New Year’s Goal #3 Job Descriptions

Team training, opportunities for professional development.Over the past few months, while offering online VSPN courses, it appears every topic eventually leads to 1) Mission/Vision/Values and 2) well defined job descriptions. Therefore, Goal #3: reviewing and updating job descriptions.

I am of the opinion job descriptions are “living documents,” growing and changing as the employee grows in their career and development. One size job descriptions does not fit all! A newbie veterinary technician’s duties are different than that of a seasoned veterinary technician. Same goes for receptionist and veterinarians. Once the newbie has a couple of years under their belt, their passions and professional goals will be defined; reflected in their performance reviews and upgraded job description. This document is updated to accurately reflect their passion, education, advanced skill set and dedication to client service.

This past week I read an interesting article written by Dr. Andy Roark, Holiay Bonuses: the Downside, I agree (and have had this opinion for some time), bonuses are not to be given as a “holiday offering” rather bonuses are offered when a team member has determined a personal goal and indentified the benefit to the pet, pet owner, veterinary team and hospital. This is something discussed during performance reviews, monitored and rewards given when the goal is adequately achieved. Then the job description is updated to include the new level of competency and responsibility. Thus, the job descriptions grow and change as the team develops, creating different levels of duties and expectations.

You may be asking, “What about the new hire that is brought on as a general hire?” If you truly are hiring someone for entry level skills, then yes, a generic, entry level job description will suffice. However, if you are looking to hire a credentialed veterinary technician with years of experience and an interest in dentisty, then your job description will reflect those skills, level of achievement, and varied responsibilities. The compensation would also reflect that.

The point is, job descriptions are valuable tools for hiring, performance reviews, establishing expectations of the job and documentation. If a job description is no longer relevant, reinvent it! Another concept, have levels of competency. Listed under the VSPN link you will find varied levels of detailed duties and varied titles to include different degrees of comepetency.

Years back, I was hired as a practice manager. There was no job description, at the beginning. The veterinarians had an idea of what my role would be, however I was in a position to create the outline. I could have, easily, written up the complete job description, however I took another approach and asked the team to create it! Yes, this approach took far longer, included conversations with everyone on the team and was time consuming, however when the final job description was completed, everyone on the team knew exactly what my duties were, what the work load looked like and there was great buy-in for the new title. I was known, originally for my technical skills, however this team exercise clearly stated my duties were management in nature (payroll, scheduling, insurance, hospital maintenance, meetings, oversight of hiring/firing, etc) and everyone knew it.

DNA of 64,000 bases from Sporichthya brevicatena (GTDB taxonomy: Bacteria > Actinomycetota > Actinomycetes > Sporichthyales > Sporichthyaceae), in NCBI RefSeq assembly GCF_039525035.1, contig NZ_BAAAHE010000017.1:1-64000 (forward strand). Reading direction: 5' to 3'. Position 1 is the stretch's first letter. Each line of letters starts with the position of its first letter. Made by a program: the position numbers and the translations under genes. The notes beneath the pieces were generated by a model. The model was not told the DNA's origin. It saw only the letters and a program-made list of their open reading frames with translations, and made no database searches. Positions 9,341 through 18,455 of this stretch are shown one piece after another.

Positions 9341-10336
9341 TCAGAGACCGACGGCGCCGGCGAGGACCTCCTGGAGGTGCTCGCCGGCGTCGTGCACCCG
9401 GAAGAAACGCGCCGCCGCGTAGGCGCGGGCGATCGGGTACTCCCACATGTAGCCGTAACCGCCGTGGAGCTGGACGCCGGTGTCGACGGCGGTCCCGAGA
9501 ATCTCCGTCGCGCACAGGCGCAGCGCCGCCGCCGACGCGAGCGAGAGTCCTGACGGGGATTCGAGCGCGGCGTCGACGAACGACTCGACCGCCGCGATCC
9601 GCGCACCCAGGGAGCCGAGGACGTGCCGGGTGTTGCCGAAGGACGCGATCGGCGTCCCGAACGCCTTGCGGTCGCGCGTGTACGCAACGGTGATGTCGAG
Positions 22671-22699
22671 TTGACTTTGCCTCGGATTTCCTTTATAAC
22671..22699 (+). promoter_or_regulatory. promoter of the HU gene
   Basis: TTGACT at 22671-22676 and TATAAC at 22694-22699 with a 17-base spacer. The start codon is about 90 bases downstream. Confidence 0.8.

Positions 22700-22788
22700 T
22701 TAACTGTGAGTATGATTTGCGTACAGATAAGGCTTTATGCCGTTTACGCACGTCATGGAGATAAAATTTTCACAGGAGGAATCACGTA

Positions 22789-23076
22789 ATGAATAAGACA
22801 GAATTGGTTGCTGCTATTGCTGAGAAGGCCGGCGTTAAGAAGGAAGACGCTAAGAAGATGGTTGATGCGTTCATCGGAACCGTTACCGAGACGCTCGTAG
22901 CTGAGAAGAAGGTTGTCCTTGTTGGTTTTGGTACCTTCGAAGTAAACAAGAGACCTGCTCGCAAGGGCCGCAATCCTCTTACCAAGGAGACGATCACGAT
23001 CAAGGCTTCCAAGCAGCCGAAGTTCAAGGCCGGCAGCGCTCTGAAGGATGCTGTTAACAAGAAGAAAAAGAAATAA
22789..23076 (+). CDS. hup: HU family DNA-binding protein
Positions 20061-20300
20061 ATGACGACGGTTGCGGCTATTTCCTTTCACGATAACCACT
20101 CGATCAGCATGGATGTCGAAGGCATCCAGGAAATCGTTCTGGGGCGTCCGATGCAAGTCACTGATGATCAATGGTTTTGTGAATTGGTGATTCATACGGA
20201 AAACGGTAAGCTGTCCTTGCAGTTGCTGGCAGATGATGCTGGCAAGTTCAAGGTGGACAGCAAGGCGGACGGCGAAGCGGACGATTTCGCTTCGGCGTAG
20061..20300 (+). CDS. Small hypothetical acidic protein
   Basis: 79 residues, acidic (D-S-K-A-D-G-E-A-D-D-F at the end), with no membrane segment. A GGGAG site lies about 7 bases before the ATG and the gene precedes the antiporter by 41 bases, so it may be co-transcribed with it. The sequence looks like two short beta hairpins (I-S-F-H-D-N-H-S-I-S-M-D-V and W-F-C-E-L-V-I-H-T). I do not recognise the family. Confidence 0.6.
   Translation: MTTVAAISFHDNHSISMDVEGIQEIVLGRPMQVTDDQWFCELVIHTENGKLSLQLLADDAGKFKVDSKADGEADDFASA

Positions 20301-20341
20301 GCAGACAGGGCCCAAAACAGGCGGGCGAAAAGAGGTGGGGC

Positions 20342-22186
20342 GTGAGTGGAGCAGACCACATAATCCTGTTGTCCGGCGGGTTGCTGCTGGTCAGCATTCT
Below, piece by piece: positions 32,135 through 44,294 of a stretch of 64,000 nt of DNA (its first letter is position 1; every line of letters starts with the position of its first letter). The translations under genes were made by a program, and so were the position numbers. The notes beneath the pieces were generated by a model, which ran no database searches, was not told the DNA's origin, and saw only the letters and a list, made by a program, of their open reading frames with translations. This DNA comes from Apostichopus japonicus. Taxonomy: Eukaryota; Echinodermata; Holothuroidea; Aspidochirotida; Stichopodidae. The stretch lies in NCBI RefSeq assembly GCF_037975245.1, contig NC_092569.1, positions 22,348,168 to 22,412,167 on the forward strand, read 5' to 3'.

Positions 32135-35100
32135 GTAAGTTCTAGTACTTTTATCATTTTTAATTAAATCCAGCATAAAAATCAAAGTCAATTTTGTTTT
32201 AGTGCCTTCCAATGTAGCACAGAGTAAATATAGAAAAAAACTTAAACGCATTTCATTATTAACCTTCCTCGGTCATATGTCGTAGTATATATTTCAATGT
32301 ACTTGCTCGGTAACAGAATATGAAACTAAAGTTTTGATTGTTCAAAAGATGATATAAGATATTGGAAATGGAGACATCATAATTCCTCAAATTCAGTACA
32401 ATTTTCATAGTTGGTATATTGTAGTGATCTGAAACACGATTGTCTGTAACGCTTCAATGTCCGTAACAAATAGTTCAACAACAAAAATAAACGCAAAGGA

Along those same lines, pull out your team’s job descriptions and ask each of them to recreate it, relevant to the duties they actually perform. Chances are you will find gaps and overlay in tasks and duties. From there, possibly add responsibilities to fill in the gaps and distribute duties for fewer duplications. Sounds efficient to me.

Some of you may be thinking, “We don’t even have job descriptions, now what?” Know WHEELS are already created! Following are a links to a few books/sites/articles that can help you in creating job descriptions. Again, I suggest your team member’s (including veterinarians) write out their job duties and create job descriptions that are a true reflection of where their time is spent, what they are passionate about and reflective of the education they have (either formally, through CE, credentialing or certification-CVPM as an example).

Feel free to contact me when you have questions about job descriptions, goal setting, performance reviews and updates. Happy to offer suggestions!

Job Descriptions and Training Schedules for the Veterinary Team, AAHA Press, James F. Wilson, DVM, JD, and Karen Gendron, DVM,

Manager’s Monday, Don’t Downplay Job Descriptions, Katherine Dobbs, RVT, PHR, CVPM, Veterinary Economics,

Job Descriptions, VSPN, various levels and practice titles,

Job Description – Customer Service

Job Description – Head Vet Tech A

Job Description – Head Vet Tech B

Job Description – Head Vet Tech C

Job Description – Head Vet Tech D

Job Description – Kennel Assistant

Job Description – Receptionist

Job Description – Veterinary Assistant

Job Description – Veterinary Technician

Cheers, RR

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